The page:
US 3240854 A
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Mamh 1966 I R. w. EWER 3,240,854
MANUFACTURE OF MOULDABLE PLASTIC ARTICLES Filed Sept. 8, 1961 III STAGE A STAGE B STAGE E sun 1: 42
STAGE 6 United States Patent 3,240,854 MANUFACTURE OF MOULDABLE PLASTIC ARTICLES Ronald Wilfred Ewers, Torrens Park, South Australia,
Australia, assignor to Laubman & Pank Limited, Adelaide, South Australia, Australia Filed Sept. 8, 1961, Ser. No. 136,881 4 Claims. '(Cl. 264-236) This invention relates to improvements in the manufacture of mouldable plastic articles, for example in the manufacture of ophthalmic lenses cast from transparent plastic.
Plastic, such as allyl diglycol carbonate with benzoyl peroxide or isopropyl percarbonate as a catalyst, has been proposed for use in the manufacture of lenses. This resin when confined between polished glass surfaces and cured, results in an ophthalmic lens of high optical quality.
During the polymerization of this resin (allyl diglycol carbonate), considerable shrinkage takes place which necessitates use of resilient means associated with the casting dies. This resilient means has formerly consisted of a resilient spacer which is set between the dies, and in being so positioned, also functions as a spacer to give the desired thickness. In the past this problem has been overcome to a limited extent by making use of 0 rings between the polished dies. The O ring provided the necessary resilience when the catalyst resin was cured, and its thickness determined the lens thickness.
However, a number of problems have become evident with 0 rings:
In the first place, 0 rings of varying thickness are required due to the range of powers encountered in prescription work. Secondly, prism control is difficult to achieve because the O ring would require compression by different amounts around its periphery. Thirdly, with ophthalmic lenses the prescription normally requires a toroidal surface on one side of the lens combination with a spherical surface on the other. This requirement plus variations in the specification of center thickness to cover the range of powers mentioned above would call for the use of over five hundred different gaskets to cover the range of lenses required for perscription work.
With the object of overcoming the abovementioned problems and simplifying the production of lenses, the method according to this invention comprises the steps of inserting a pair of complementary dies into an enveloping tube of deformable material, separating the dies, inserting a hollow injection conduit into the space between the dies, injecting catalyzed resin into said space, and at least partly curing the catalyzed resin while in said space.
For the invention to be more clearly understood, it is described in further detail with reference to an embodiment which is illustrated in the accompanying drawings, in which:
FIG. 1 shows diagrammatically steps in the method according to the invention,
According to the embodiment of the invention disclosed in the drawing a pair of dies and 11 formed from suitable glass with ground and polished surfaces of the desired contour are carefully washed with acetone, then with detergent and water and finally with water, and are then dried with a soft cloth. The dies 10 and 11 are then inserted with interference fit into a short length of tubing 12 of vinyl plastic (stage B).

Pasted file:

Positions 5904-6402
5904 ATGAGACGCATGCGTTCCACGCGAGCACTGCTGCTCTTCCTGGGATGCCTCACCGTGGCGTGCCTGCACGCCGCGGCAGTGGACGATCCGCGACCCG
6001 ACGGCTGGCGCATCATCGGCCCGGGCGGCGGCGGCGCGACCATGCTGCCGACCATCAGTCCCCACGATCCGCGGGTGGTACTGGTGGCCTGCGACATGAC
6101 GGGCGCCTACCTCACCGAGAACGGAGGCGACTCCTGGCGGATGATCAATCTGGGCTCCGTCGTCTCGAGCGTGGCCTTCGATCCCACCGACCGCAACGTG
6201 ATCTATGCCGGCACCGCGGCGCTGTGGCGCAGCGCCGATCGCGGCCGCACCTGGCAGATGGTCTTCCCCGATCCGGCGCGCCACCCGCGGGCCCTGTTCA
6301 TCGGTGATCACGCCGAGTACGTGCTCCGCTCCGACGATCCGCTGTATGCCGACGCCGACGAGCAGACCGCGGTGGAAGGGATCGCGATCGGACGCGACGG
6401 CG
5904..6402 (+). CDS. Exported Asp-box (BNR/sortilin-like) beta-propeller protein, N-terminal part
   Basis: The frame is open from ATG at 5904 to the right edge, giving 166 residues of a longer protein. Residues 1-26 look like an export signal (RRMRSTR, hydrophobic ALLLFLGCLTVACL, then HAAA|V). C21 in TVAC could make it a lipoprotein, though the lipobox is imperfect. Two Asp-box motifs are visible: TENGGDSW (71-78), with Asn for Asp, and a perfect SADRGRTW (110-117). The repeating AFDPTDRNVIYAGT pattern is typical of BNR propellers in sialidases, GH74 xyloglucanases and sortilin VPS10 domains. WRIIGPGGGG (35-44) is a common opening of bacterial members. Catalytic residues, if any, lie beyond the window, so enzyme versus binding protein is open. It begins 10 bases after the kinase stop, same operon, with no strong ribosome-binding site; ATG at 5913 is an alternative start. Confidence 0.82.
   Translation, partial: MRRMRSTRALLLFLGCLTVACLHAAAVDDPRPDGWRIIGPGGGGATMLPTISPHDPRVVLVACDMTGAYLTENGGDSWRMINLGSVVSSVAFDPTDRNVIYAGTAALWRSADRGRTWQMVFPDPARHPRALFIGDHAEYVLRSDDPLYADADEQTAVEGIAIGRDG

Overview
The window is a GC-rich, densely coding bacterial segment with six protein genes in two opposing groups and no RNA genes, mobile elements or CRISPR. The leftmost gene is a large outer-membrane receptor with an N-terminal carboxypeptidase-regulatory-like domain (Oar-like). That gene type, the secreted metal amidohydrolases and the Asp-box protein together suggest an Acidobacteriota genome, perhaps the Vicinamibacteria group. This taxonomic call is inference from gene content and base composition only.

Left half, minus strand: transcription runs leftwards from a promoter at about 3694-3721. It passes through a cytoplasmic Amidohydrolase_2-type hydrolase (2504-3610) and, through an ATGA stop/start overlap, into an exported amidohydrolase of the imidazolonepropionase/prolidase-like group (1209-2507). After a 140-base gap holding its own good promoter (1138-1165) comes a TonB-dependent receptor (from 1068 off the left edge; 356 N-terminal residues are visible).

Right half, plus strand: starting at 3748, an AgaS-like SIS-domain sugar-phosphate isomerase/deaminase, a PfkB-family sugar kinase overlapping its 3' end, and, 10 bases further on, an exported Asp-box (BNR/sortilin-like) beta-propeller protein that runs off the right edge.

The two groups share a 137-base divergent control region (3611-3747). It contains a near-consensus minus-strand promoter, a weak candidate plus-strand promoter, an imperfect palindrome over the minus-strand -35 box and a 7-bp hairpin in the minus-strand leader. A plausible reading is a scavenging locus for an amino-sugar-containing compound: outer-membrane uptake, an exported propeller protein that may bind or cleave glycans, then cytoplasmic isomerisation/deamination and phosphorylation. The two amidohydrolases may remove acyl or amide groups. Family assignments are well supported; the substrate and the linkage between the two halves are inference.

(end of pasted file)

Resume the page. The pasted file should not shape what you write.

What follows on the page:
After inserting one of the dies into the tubing 12, it is further cleaned with compressed air, and the complementary die is also similarly cleaned, so as to remove any trace of dust. The tubing being an interference fit over the dies 10 and 11 retains the dies in the position in which they are placed. The assembly of the complementary dies 10 and 11 within the tubing 12 is then placed in a die positioning means 13 (stage C).
The steps of the method of casting an optical lens are as follows:
After the assembly of dies 10 and 11 in the vinyl tubing 12 has been placed in the die positioning means 13, the vinyl tube 12 is lifted at the locality of one of the dies and air at pressure is introduced between the dies 10 and 11 by means of the air compressor hose 38, and the dies 10 and 11 are then moved outwardly under air pressure against the bull-nosed pins 33 and the ball points 24 respectively (stage D). The slidable V blocks '31 are then moved in by finger pressure to engage and retain the assembly of dies 10 and 11 in the tubing 12. Alternatively, the dies are clamped in the. V blocks first. A hollow injection conduit 40, which in this embodiment is a hyodermic syringe, is then inserted between the die 11 and'the tubing 12, and catalyzed resin is injected into the space between the dies 10 and 11. The air within the cavity escapes between the wall of the die 11 and the plastic tubing 12 where the tubing is spread away from the wall of the die to allow entry of the needle. This is illustrated in FIG. 1 as stage E, and the assembly is then transferred to an oven 42 (stage F) where the plastic resin between the dies is cured.